Why CARES: What WHA Members May Find Important in the $2T Stimulus Plan

As part of the $2 trillion CARES Act, the Treasury Department has released its application and rules for the Paycheck Protection Plan (PPP).  Businesses with fewer than 500 employees may consider a loan under the PPP even if they do not need cash immediately.  A PPP loan provides low-cost liquidity (0.5%), will act as a safety net (through loan forgiveness) if the company is impacted, and has a funding cap of $350 billion.  Potentially 100% of the loan may be wiped out if the company keeps its staff employed through the end of June and meets certain other conditions.  Starting April 3rd, the PPP is open to small businesses, non-profits (501(c)(3), and veterans’ organizations but not a 501(c)(4) like WHA.   Applicants must find an approved PPP lender.

The CARES Act makes Economic Injury Disaster Loans (EIDL) available now to a broader group of organizations, including 501(c)(4)s like WHA.  Under the EIDL Program, the Small Business Administration (SBA) can also provide up to $10,000 in grant funding to help maintain payroll and leases.  The EIDL program has higher interest rates and potentially more strings attached, but the SBA’s online application process makes the loans available quickly and easily.  Thanks to Craig Rhodes from CenterPoint Energy for pointing this out and leading on WHA’s Board and the Houston Region Economic Development Alliance.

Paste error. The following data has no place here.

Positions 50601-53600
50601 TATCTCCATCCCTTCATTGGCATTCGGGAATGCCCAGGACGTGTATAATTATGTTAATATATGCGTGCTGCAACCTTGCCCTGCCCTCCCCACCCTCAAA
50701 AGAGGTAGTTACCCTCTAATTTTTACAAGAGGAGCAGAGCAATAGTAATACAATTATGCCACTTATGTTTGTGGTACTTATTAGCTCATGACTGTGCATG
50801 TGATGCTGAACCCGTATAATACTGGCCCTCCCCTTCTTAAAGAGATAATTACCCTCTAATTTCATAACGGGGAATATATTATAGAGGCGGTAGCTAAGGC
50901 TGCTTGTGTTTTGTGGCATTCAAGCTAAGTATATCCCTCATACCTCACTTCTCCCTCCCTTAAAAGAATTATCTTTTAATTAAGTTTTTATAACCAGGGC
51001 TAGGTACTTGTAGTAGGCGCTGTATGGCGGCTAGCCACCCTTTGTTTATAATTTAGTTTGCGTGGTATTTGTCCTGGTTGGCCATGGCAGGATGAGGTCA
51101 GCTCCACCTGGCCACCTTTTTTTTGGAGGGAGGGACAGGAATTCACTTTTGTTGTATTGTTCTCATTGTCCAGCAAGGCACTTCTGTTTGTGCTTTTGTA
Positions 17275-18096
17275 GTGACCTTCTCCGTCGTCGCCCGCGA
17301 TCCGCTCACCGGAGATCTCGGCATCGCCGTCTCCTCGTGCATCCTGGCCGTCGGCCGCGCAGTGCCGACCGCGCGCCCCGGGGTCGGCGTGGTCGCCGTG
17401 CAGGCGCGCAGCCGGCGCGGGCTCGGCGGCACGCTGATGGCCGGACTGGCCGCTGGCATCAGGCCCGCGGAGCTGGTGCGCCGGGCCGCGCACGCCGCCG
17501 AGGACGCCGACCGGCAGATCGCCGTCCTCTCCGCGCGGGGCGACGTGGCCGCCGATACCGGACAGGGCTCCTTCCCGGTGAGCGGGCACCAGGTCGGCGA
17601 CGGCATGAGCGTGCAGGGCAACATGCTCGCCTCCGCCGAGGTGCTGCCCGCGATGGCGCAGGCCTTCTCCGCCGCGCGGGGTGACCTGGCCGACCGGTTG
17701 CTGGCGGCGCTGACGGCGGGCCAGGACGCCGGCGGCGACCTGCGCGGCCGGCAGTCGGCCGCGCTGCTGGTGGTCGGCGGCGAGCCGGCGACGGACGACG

Another part of the CARES Act provides “economic impact checks” to all Americans making less than $75,000 individually and $150,000 jointly.  The IRS says that it will automatically generate and send most people automatic deposits based on the account information the IRS has on file for 2018 tax returns.  Americans who did not use electronic banking or did not file in 2018 are still able to get checks but need to take action.  Treasury Secretary Steve Mnuchin has said that the IRS is developing a mobile app to make it easier for those who won’t receive automatic deposits to get their checks.

Ali Wolf, Chief Economist at Meyers Research, said on April 1 that stimulus checks from 2008 took up to eight weeks to arrive, which hurt economic recovery.  If the checks arrive in the two weeks discussed by members of the White House and Congress, that may help with “V” shaped recovery, while a longer process may lead to a “U” shaped recovery, or even worse an “L” shaped recovery.  Other experts have looked at the economic impact of COVID 19 on Houston.

Educational members have many tools available according to the American Council on Education, that cumulatively provide over $30 billion.  Members with qualifying student loans may also have their loans deferred.

The 800 page cares act has many other programs in it that may be of interest to other employers, and WHA staff are looking at those programs and will provide additional information in the weeks to come.